“Developmentally, we pushed pause the day he was diagnosed. Since we have been home he has made leaps and bounds. He wears a helmet to re-shape his head, he sits up like a 12-month-old and stands like an 11-month-old,” she beamed. “I firmly believe that he was born to the right parents, because I have a voice to ask, ‘What are you doing to my son and why?’ I’m not afraid to ask questions or to disagree with the doctors or push the doctors for answers.”

Helping Others
Jennifer established the nonprofit Logan Strong Foundation to help other families who are traveling the same path her family is walking. In April, she and a fellow cancer mom participated in the Alliance for Childhood Cancer Action Days in Washington, D.C., meeting with legislators to advance policies leading to improved research, public education and diagnosis, treatment, supportive care and survivorship for children and adolescents with cancer.

“I believe my son will be fine. My husband and I have a great relationship and we go to counseling, since we literally got married and had a baby with cancer,” she mused. “We make time for each other, and Logan has a wonderful nanny, Sari Medick.” Kevin works as Director of properties and facilities for Bethesda House, an interfaith ministry to the homeless, disabled and economically disadvantaged citizens of Schenectady County. Their goal is to build a just, hospitable and inclusive community one person at a time by affirming the dignity and addressing the needs of each guest.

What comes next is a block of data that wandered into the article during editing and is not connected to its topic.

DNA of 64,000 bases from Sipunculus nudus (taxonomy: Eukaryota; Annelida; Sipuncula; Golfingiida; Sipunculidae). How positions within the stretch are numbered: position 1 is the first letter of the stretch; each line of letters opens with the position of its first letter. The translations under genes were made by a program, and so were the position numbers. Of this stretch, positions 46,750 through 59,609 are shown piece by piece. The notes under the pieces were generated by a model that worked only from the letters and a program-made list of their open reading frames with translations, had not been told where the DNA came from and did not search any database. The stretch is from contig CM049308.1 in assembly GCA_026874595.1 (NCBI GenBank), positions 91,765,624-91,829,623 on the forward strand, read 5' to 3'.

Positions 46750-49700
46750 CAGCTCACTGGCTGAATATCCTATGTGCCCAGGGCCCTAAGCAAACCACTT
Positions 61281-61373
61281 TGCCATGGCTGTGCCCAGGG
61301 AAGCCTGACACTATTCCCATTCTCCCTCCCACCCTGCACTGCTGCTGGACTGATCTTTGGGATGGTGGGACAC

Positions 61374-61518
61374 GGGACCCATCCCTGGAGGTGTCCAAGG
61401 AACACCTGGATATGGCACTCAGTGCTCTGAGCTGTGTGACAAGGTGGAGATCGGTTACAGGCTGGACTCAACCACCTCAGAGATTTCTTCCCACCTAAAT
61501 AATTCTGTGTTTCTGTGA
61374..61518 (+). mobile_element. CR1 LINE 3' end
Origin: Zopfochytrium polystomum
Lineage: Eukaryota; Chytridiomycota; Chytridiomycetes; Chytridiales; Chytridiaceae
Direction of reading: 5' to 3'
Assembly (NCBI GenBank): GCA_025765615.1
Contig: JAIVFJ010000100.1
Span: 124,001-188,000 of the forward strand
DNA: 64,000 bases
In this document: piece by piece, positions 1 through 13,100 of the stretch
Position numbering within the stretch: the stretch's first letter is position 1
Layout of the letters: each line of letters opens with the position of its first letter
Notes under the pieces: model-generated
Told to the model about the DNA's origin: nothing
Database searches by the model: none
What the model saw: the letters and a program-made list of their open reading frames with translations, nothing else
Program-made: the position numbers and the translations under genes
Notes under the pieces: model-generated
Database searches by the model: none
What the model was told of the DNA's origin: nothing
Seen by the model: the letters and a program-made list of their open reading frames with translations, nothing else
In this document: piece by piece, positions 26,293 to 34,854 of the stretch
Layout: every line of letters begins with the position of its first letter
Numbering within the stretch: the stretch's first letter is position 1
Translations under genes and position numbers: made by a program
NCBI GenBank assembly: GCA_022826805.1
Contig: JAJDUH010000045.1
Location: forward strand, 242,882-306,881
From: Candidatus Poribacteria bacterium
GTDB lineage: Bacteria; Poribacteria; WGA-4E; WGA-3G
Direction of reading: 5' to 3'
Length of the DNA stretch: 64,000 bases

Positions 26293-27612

Jennifer believes that Logan picked her to be his mom for a reason. “It’s because of my big mouth,” she smiled. “Everybody handles it differently. In my blog, I share the good, the bad and the ugly. That’s the reality of life. I try to stay very positive. I’m a firm believer in you get what you give. My husband is like that too. I’ve also been going to church with my father-in-law and converted to Catholicism. I believe in the power of prayer, so I was confirmed recently. I go to church now every Saturday with my husband’s grandmother at St. Joseph’s Church in Scotia. One of the women there told me she would pray for my son, and this experience is the river of life; you have the bends and curves of your life, but you keep on going.”

Logan was baptized in the hospital the week he was diagnosed, and once he is done with chemo, they will have a ceremony in church. What advice does this strong soul give to other women on this river of life? “Stay positive. I think people, especially in our position, have to remember that doctors are people too. Don’t be afraid to ask questions and always look at the positive.”

These are special words to heed from a special family. The hope for Logan is that he enjoys hugging his stuffed octopus, Ocho, and smiling for many years to come.

#LoganStrong 4 Golfers
The Logan Strong Foundation, established to raise childhood cancer awareness and provide items of comfort and support for children and families while they’re fighting cancer in and out of the hospital, has an important upcoming date.

On May 17, 2018, their inaugural event will be the First Annual Logan Cup at Western Turnpike Golf Course in Guilderland, New York. The Foundation Ribbon Cutting precedes dinner, and they’re excited to partner with local businesses for the event. The networking cocktail hour and dinner start at 4:00 p.m., following the end of tournament play, for those who wish to support the Foundation and efforts without golfing.

Visit and register for the inaugural Logan Cup Golf Tournament or find details on sponsorship opportunities and the cocktail hour and networking dinner at